Pseudomonas aeruginosa has the power to cause nasty infections, and as with legionella bacteria, it holds notable risks for those who are ill or have weakened immune systems. Again, all those who are likely to receive hospital treatment to begin with are those who may also be at greater risk of any bacteria within the water system.
The World Health Organisation have classified Pseudomonas as a critical priority pathogen because of its multidrug resistance.
While legionella can be treated by antibiotics if caught early enough, Pseudomonas aeruginosa has shown itself to be a tougher customer. It is resistant to many antibiotics, although there are currently still some that can be used to treat those with Pseudomonas infections.
Water Safety Group and the role of the Authorising Engineer (Water)
Legionella still tends to grab the headlines when we are talking about contaminated water systems. However, Pseudomonas aeruginosa and other bacterial pathogens can also cause serious problems if a hospital water system is not properly risk assessed, and relevant infection control measures are not used.
The challenge of maintaining good water hygiene is clear. The role of the Water Safety Group is clear too in this scenario. Choosing a range of knowledgeable people in a number of roles from around the hospital and beyond is the best way to be sure of including everyone who should be in the group.
One role that is essential to the effective operation of the group is that of the Authorising Engineer (Water). The AE (Water) as they are often called is typically an independent professional advisor to members of the Water Safety Group, providing expert advice and guidance on issues that affect water safety. Once this group is in place and operational it should help make it much easier to identify all the potential risks present for all types of waterborne bacteria.
In some cases, however, it can still be prudent to bring in experts in legionella and water safety risk management, risk assessment, testing and control. It is often easy to miss something even when experienced in how people use the water system in a hospital setting. External advice and support can prove invaluable in this instance, strengthening the approach to total water safety in a hospital – a setting with perhaps more risk factors than many others. Identifying and removing as many of those risks as possible is hugely important to the ongoing safety of the water systems, and the people who use them.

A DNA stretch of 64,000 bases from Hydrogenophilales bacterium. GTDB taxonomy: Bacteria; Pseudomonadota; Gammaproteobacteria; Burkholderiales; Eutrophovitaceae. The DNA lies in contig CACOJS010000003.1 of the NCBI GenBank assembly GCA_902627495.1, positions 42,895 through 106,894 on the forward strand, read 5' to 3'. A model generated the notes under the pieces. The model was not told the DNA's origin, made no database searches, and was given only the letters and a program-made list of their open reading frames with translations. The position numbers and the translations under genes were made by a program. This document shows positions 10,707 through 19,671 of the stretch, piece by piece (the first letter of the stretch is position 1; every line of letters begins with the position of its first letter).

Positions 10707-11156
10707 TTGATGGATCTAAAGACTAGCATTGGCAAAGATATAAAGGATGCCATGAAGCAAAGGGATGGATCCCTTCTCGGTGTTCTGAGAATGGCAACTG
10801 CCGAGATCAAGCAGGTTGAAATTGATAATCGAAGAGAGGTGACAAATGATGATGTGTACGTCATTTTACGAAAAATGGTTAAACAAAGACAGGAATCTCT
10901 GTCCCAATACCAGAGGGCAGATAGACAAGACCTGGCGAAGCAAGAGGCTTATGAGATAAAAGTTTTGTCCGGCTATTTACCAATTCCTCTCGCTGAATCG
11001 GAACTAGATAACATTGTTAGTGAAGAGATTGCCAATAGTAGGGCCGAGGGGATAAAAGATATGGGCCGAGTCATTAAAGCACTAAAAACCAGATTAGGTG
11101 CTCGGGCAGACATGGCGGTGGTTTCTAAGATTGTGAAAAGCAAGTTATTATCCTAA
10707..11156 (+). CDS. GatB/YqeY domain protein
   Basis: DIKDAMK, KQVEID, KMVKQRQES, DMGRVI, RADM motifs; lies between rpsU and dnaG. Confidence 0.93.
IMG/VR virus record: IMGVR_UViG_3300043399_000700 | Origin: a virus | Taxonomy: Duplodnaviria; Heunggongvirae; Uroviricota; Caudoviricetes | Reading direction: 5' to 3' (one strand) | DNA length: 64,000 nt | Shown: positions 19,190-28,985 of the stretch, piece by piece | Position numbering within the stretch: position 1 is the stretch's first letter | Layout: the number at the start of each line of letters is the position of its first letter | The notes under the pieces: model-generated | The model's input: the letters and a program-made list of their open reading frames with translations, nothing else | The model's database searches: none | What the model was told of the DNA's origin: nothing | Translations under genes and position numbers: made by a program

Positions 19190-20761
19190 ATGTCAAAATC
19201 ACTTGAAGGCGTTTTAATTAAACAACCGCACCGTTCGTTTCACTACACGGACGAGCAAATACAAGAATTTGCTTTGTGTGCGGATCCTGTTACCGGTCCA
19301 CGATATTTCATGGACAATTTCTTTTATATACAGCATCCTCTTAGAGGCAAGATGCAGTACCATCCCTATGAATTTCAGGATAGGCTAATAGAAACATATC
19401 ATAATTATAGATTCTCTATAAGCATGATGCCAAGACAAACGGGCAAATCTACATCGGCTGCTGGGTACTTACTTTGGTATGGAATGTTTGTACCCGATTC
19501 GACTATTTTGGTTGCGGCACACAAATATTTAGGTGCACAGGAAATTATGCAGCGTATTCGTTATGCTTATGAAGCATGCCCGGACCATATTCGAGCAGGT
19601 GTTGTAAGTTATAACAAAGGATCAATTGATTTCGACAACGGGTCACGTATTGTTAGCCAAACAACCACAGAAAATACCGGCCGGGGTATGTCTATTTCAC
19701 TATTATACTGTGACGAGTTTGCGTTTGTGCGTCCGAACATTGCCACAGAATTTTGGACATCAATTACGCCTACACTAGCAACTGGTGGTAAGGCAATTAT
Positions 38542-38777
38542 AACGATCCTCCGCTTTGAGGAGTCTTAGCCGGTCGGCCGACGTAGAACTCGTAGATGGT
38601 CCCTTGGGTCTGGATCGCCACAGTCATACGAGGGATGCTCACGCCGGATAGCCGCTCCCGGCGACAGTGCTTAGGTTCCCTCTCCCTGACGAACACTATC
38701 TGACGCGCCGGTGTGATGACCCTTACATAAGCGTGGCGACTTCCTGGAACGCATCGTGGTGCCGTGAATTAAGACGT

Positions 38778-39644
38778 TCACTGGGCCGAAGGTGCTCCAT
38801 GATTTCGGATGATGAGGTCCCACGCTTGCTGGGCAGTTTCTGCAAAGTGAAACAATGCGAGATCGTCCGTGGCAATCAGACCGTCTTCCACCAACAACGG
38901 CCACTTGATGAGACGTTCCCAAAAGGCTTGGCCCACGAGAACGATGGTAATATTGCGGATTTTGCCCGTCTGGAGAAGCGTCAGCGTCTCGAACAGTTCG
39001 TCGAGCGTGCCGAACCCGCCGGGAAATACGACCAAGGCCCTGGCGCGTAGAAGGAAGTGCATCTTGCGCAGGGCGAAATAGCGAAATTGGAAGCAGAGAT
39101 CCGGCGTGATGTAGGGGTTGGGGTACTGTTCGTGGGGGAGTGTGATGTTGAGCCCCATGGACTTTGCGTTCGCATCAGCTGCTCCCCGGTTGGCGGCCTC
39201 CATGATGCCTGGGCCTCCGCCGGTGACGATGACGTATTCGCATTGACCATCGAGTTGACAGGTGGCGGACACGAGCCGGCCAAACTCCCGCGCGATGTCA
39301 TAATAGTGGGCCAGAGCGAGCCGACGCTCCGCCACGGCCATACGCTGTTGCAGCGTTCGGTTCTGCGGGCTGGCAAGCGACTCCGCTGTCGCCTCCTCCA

Expert legionella and water safety solutions for healthcare
Water Treatment Services offer a range of specialist legionella and water safety solutions to support those responsible for the safety of water systems in hospitals and other healthcare environments.
Contact us today to learn how our water safety specialists can help you manage your water systems, maintain regulatory compliance and so keep people safe.
With offices in London serving the South and South East England, Manchester (North West), Birmingham (Midlands), Bristol (South East England and Wales), Leeds (North and North East) and Glasgow (Scotland), supported by regional teams of specially trained technicians and engineers we can offer specialist Authorising Engineer support, legionella risk assessments, training, water quality analysis and other risk management solutions throughout the UK and Internationally.
Contact us today to learn how our water safety and legionella management solutions can help you.